Teachers promoting environmental biases in classrooms


greengrad1

October 2009

By Tim Ball
Senior Fellow
Frontier Centre for Public Policy

My grandson is five years old. After his second week in school, he asked his father what he was doing about global warming.

Think about that for a moment. Does anyone believe that a five year old can even understand the controversy surrounding the science of global warming, let along question what he is being told?

Rather than teaching my grandson the knowledge he will need to succeed academically – analytical skills and open mindedness, among others – his teacher is spending time indoctrinating him with her beliefs on global warming.

I am outraged. As Ignatius Loyola, founder of the Jesuits, said, “Give me the child until he is seven and I will show you the man,” and classrooms today are definitely practicing what he preached.
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If it walks and squawks like a carbon tax, it is a carbon tax


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By Ben Eisen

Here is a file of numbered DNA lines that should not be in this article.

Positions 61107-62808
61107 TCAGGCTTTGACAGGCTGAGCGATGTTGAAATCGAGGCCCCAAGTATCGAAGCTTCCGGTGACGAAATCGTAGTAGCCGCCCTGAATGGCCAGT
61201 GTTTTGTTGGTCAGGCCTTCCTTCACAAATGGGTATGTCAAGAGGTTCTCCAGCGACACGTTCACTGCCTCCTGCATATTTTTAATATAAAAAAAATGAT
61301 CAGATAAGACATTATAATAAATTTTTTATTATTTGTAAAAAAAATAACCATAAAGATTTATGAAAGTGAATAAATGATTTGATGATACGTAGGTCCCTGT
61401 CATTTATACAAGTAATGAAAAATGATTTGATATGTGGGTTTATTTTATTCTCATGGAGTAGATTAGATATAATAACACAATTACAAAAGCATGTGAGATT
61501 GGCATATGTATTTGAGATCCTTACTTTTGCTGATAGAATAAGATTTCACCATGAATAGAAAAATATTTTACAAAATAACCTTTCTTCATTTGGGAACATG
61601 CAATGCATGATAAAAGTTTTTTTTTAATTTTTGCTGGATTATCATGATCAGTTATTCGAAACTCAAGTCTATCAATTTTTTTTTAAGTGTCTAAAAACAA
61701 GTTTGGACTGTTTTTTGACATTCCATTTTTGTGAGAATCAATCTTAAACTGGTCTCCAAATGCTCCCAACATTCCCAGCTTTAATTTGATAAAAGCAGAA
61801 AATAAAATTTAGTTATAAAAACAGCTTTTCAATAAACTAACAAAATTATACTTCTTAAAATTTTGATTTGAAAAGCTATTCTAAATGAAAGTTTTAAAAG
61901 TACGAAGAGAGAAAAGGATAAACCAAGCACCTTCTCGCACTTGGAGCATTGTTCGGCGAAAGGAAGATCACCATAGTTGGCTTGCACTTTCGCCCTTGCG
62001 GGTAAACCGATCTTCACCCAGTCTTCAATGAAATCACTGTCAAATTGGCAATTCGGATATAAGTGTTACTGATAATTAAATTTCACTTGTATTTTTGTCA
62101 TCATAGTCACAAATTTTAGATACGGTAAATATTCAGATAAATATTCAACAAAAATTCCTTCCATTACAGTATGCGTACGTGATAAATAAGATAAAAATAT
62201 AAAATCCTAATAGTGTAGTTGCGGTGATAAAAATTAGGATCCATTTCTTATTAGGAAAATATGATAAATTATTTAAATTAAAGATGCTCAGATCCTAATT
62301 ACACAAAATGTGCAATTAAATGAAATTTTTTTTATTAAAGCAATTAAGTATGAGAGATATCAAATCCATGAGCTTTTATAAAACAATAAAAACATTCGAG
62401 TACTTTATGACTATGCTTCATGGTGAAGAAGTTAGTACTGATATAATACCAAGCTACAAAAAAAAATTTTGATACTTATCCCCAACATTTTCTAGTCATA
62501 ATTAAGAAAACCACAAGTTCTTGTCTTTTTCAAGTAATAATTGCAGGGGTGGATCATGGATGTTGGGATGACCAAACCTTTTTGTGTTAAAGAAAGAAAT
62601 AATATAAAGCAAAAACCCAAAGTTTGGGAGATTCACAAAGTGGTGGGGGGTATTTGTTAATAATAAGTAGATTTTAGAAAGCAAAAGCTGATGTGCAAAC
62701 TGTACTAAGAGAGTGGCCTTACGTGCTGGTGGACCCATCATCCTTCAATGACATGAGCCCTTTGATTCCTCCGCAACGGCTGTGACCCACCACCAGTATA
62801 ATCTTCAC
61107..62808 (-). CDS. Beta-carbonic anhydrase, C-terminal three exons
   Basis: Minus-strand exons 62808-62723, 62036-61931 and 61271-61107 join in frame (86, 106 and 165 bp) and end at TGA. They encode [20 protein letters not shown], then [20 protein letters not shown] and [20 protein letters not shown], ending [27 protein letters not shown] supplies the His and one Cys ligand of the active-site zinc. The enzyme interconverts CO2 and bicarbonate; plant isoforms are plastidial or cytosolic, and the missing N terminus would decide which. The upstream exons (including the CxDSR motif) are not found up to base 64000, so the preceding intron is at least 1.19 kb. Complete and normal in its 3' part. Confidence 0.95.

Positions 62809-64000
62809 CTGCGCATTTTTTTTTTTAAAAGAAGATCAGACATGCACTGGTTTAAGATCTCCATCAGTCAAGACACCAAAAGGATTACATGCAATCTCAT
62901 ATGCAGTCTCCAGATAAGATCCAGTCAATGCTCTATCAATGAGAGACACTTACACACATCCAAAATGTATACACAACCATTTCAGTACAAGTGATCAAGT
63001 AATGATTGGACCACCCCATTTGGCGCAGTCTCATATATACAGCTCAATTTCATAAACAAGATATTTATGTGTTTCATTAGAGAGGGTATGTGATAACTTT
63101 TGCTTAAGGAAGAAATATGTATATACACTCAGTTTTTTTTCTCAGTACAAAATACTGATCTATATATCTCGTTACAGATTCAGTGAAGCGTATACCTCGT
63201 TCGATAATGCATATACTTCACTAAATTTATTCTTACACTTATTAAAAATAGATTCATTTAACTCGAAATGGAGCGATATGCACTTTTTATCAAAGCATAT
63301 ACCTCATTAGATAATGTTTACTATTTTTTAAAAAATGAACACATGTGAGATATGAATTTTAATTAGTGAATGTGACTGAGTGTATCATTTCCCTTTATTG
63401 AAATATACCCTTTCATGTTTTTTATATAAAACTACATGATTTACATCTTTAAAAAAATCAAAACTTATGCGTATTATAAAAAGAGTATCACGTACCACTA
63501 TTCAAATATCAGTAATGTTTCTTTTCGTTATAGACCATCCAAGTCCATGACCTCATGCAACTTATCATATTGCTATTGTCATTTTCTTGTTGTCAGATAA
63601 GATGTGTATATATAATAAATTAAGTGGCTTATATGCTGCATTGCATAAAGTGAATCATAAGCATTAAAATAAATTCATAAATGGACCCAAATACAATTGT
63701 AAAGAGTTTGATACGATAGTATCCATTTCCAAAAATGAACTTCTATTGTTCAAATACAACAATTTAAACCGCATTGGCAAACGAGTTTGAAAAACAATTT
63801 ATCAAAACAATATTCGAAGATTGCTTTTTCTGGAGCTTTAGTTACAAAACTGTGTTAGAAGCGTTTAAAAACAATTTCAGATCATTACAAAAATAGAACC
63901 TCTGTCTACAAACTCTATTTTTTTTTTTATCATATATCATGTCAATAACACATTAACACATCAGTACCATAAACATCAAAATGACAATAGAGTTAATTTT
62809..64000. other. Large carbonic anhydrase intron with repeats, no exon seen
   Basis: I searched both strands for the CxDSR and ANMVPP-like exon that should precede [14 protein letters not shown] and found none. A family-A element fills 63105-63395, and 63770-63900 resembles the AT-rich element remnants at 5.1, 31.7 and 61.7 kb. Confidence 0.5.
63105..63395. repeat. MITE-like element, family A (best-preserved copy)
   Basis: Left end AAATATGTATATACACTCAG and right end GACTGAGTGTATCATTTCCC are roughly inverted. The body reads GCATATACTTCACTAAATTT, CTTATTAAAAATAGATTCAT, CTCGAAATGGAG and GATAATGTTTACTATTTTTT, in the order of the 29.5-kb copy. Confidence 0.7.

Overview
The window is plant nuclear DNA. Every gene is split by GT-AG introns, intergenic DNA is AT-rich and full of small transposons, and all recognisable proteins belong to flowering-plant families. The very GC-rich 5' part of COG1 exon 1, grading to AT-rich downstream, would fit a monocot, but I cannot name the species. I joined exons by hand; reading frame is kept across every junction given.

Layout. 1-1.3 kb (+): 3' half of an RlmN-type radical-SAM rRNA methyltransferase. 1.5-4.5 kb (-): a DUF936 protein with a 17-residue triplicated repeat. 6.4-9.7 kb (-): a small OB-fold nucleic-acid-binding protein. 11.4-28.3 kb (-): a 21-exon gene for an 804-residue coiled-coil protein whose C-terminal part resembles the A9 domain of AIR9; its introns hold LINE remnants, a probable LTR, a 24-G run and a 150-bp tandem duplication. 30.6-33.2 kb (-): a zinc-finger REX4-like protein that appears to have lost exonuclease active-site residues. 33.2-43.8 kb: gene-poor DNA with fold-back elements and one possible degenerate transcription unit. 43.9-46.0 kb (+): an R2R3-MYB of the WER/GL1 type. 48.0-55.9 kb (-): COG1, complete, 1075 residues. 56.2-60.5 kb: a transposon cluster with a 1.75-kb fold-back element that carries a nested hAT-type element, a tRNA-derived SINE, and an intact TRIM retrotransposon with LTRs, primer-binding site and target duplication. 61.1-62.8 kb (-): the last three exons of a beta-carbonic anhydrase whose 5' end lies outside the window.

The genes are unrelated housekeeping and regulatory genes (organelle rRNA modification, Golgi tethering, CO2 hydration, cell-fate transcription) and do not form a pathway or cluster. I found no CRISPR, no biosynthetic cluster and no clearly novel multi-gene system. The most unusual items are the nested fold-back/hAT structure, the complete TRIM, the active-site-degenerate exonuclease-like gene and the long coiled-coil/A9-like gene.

Policy Analyst
Frontier Centre for Public Policy

During the last federal election, the Conservatives skewered then Liberal leader Stephan Dion’s proposed carbon tax as a “tax on everything.” The Tories argued such a policy would place a significant strain on household budgets, curb economic growth, and contribute almost nothing towards the stated goal of the policy – to combat global warming.

In all this, the Conservatives were correct. Unfortunately, their alternative of a “carbon market,” some details of which were given recently, will produce all of the same negative consequences as a carbon tax, with a few additional problems on top.
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Global warming and corn ethanol production


corn-field-5239Global warming could scorch the corn economy to the tune of about $1.4 billion a year, according to a report that compiles data from academia and government. The damage would come in the expected places: the Midwest and South, according to the Environment America study released Thursday.

The report contradicts assurances from climate-change skeptics that warming would have a net benefit on agriculture by increasing growing seasons and crop yields.

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